The United States Eventing Association (USEA) Board of Governors voted last week to postpone the 2020 USEA Annual Meeting & Convention that was scheduled to take place at the Hyatt Regency Albuquerque Hotel in Albuquerque, New Mexico on December 10-13, 2020. The intention is to hold the 2021 USEA Annual Meeting & Convention in Albuquerque, New Mexico instead.
“The USEA Board of Governors decided, after much deliberation and a survey of the membership, that it would be in our members’ best interest to postpone the 2020 Annual Meeting & Convention,” said Jennifer Hardwick, Senior Director of Membership Services & Meeting Planner. “This decision was not made lightly, but based on all that is happening in our world and with the safety of our members a top priority, it was the best decision for us to postpone this year’s convention.”
The USEA staff and Board of Governors are exploring all possible options for hosting the 2020 USEA Annual Meeting & Convention. The USEA By-Laws state that the Annual Meeting of Members must be held each year at the conclusion of the competition season, either at the USEA office or elsewhere in the country. The Board will be examining a number of possible solutions and select a course of action that will suit the greatest possible number of our members.
One of the most anticipated parts of the USEA Annual Meeting & Convention each year is the Year End Awards Ceremony, where the eventing community comes together to celebrate the hard work and accomplishments of its members. While the Year End Awards Ceremony will not take place in its traditional format this year, the USEA still intends to devise a special way to honor the year end award winners at the conclusion of the 2020 competition season. At this time, the USEA has not made any decisions to adjust the way in which leaderboard points are tabulated for 2020.
“Our members' safety is of the utmost importance, and I could not wholeheartedly say, ‘Come to Albuquerque and enjoy the sights!’ while this is looming over all our heads,” Hardwick stated. “However wonderful it would be to see each of you, we do not want to put anyone in harm’s way.”
The USEA Annual Meeting & Convention takes place each December and brings together a large group of dedicated USEA members and supporters to discuss, learn, and enjoy being surrounded by other eventing enthusiasts. The USEA organizes multiple seminars in addition to committee meetings, open forums, and tons of fun! Click here to learn more about the USEA Annual Meeting & Convention.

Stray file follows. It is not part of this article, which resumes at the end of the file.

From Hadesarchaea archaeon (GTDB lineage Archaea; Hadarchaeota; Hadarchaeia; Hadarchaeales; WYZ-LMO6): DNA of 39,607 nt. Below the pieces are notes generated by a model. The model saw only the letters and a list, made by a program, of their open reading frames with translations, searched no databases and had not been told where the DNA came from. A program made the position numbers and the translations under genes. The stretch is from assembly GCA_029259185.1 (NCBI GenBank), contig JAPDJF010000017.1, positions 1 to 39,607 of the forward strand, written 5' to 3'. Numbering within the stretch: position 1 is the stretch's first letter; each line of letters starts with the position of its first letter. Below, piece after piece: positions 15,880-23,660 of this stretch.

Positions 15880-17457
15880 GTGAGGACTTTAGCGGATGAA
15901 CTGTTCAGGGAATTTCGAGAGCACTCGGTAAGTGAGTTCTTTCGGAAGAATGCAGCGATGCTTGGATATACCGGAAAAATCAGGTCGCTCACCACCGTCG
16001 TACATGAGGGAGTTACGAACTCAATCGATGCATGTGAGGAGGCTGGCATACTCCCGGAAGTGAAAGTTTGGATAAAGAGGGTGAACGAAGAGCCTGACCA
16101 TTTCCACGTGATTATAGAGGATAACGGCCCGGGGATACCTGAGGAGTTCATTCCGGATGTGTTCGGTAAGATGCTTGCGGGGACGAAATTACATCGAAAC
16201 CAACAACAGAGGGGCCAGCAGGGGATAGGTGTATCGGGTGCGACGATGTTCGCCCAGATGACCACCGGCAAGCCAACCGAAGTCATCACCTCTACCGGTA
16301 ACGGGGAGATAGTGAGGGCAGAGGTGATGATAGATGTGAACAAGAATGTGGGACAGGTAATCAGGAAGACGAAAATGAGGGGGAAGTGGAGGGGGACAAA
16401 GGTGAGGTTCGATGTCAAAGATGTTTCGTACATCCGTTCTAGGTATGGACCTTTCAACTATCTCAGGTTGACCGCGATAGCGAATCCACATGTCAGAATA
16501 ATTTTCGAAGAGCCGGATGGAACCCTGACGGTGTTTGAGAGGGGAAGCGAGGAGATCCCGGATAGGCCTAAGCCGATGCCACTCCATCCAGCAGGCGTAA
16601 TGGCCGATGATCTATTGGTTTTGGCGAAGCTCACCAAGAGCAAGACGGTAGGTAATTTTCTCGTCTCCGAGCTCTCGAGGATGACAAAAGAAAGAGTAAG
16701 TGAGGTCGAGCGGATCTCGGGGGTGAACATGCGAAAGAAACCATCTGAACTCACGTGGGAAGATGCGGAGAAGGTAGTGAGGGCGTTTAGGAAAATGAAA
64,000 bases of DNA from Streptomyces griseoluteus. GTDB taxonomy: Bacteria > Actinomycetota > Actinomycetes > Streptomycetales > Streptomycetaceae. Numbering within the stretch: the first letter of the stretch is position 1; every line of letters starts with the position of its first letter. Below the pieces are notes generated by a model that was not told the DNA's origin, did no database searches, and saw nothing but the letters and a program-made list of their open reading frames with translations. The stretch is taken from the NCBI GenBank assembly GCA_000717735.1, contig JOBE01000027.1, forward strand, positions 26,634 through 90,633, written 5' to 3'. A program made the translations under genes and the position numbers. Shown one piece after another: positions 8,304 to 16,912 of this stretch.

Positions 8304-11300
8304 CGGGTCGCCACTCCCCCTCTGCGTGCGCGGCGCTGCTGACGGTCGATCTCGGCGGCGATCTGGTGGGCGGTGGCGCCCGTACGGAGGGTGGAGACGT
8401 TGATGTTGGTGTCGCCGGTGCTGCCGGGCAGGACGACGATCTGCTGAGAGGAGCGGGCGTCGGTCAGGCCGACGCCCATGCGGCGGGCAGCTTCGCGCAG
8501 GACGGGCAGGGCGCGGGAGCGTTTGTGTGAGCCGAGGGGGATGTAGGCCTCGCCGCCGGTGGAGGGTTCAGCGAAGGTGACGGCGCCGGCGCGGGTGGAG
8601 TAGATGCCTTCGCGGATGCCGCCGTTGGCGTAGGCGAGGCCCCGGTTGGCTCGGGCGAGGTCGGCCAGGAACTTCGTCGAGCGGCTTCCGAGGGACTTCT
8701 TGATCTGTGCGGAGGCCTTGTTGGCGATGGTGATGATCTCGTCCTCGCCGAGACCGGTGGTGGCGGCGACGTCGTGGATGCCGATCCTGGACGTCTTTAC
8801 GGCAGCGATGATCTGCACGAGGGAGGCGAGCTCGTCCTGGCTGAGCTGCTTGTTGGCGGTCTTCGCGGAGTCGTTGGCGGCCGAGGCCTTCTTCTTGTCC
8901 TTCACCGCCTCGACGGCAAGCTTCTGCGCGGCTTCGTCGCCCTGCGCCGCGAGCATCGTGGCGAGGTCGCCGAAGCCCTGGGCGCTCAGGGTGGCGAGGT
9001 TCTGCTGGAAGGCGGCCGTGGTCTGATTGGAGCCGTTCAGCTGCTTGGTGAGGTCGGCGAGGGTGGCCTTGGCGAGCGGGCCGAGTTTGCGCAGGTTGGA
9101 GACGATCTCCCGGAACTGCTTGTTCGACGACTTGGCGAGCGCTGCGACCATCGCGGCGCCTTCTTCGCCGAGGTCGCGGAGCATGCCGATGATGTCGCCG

This year, the Area VI Championships took place on a sweltering weekend in Ramona, California at the Copper Meadows Horse Trials. In order to qualify to compete in the Area VI Championships in 2020, riders had to earn two MERs at the level at an event in Area VI during the qualifying period from August 1, 2019 to August 18, 2020.
Wildfires are currently ravaging the West Coast of the United States. According to the state of California, since the beginning of the year, there have been nearly 7,900 wildfires that have burned over 3.4 million acres in California. Since August 15, when California’s fire activity elevated, there have been 25 fatalities and nearly 5,400 structures destroyed. In Washington wildfires have burned over 626,000 acres, 181 homes had been lost, and one death occurred as a result. In Oregon, over 1 million acres were burned, and about 40,000 people were evacuated, with about 500,000 people in evacuation warning areas.
“There are people who want to be right and people who want to get better.” Tamie Smith is one of the latter. A member of the 2019 Pan American Games gold medal-winning team with multiple successes through the five-star level, Smith’s career is propelled by a desire for continued improvement and a commitment to good horsemanship.
Having this historic competition close isn't the right result for the sport, and the United States Eventing Association (USEA) is working hard to find a solution. The organizer and landowners operate exceptional events on a beautiful piece of land. We are deeply sensitive to the history of the word "plantation" and its connection to slavery; however, this property has no known connections to slavery and was instead named after 'plantings' on the property.